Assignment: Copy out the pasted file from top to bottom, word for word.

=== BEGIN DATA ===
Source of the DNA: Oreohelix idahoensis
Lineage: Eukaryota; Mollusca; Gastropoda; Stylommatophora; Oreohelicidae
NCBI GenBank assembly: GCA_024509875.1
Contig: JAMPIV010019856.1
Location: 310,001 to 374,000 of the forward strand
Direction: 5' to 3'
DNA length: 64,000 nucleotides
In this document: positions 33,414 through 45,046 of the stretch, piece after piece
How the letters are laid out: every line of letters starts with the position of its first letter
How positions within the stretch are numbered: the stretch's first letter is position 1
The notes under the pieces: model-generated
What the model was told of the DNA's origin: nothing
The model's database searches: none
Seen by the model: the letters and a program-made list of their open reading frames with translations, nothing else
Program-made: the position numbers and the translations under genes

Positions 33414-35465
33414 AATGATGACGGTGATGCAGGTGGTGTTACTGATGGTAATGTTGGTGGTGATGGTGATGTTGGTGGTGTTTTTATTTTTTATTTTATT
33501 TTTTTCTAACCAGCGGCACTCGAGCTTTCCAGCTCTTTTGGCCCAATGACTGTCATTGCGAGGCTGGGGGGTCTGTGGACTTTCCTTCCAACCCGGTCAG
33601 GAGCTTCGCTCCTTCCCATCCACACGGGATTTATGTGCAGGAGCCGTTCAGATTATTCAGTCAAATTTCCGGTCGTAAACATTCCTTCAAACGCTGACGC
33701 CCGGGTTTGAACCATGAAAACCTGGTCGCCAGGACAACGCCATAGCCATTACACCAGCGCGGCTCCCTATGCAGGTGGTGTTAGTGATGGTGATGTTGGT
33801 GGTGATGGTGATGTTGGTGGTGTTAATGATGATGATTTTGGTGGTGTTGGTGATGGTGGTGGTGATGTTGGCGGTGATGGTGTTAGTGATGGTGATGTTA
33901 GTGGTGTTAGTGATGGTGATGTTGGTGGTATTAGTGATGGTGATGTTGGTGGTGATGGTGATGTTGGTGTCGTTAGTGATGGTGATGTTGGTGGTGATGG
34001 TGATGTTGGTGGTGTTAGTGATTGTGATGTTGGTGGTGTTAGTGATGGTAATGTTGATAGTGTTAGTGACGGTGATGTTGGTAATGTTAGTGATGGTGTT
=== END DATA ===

Source of the DNA: Oreohelix idahoensis
Lineage: Eukaryota; Mollusca; Gastropoda; Stylommatophora; Oreohelicidae
NCBI GenBank assembly: GCA_024509875.1
Contig: JAMPIV010019856.1
Location: 310,001 to 374,000 of the forward strand
Direction: 5' to 3'
DNA length: 64,000 nucleotides
In this document: positions 33,414 through 45,046 of the stretch, piece after piece
How the letters are laid out: every line of letters starts with the position of its first letter
How positions within the stretch are numbered: the stretch's first letter is position 1
The notes under the pieces: model-generated
What the model was told of the DNA's origin: nothing
The model's database searches: none
Seen by the model: the letters and a program-made list of their open reading frames with translations, nothing else
Program-made: the position numbers and the translations under genes

Positions 33414-35465
33414 AATGATGACGGTGATGCAGGTGGTGTTACTGATGGTAATGTTGGTGGTGATGGTGATGTTGGTGGTGTTTTTATTTTTTATTTTATT
33501 TTTTTCTAACCAGCGGCACTCGAGCTTTCCAGCTCTTTTGGCCCAATGACTGTCATTGCGAGGCTGGGGGGTCTGTGGACTTTCCTTCCAACCCGGTCAG
33601 GAGCTTCGCTCCTTCCCATCCACACGGGATTTATGTGCAGGAGCCGTTCAGATTATTCAGTCAAATTTCCGGTCGTAAACATTCCTTCAAACGCTGACGC
33701 CCGGGTTTGAACCATGAAAACCTGGTCGCCAGGACAACGCCATAGCCATTACACCAGCGCGGCTCCCTATGCAGGTGGTGTTAGTGATGGTGATGTTGGT
33801 GGTGATGGTGATGTTGGTGGTGTTAATGATGATGATTTTGGTGGTGTTGGTGATGGTGGTGGTGATGTTGGCGGTGATGGTGTTAGTGATGGTGATGTTA
33901 GTGGTGTTAGTGATGGTGATGTTGGTGGTATTAGTGATGGTGATGTTGGTGGTGATGGTGATGTTGGTGTCGTTAGTGATGGTGATGTTGGTGGTGATGG
34001 TGATGTTGGTGGTGTTAGTGATTGTGATGTTGGTGGTGTTAGTGATGGTAATGTTGATAGTGTTAGTGACGGTGATGTTGGTAATGTTAGTGATGGTGTT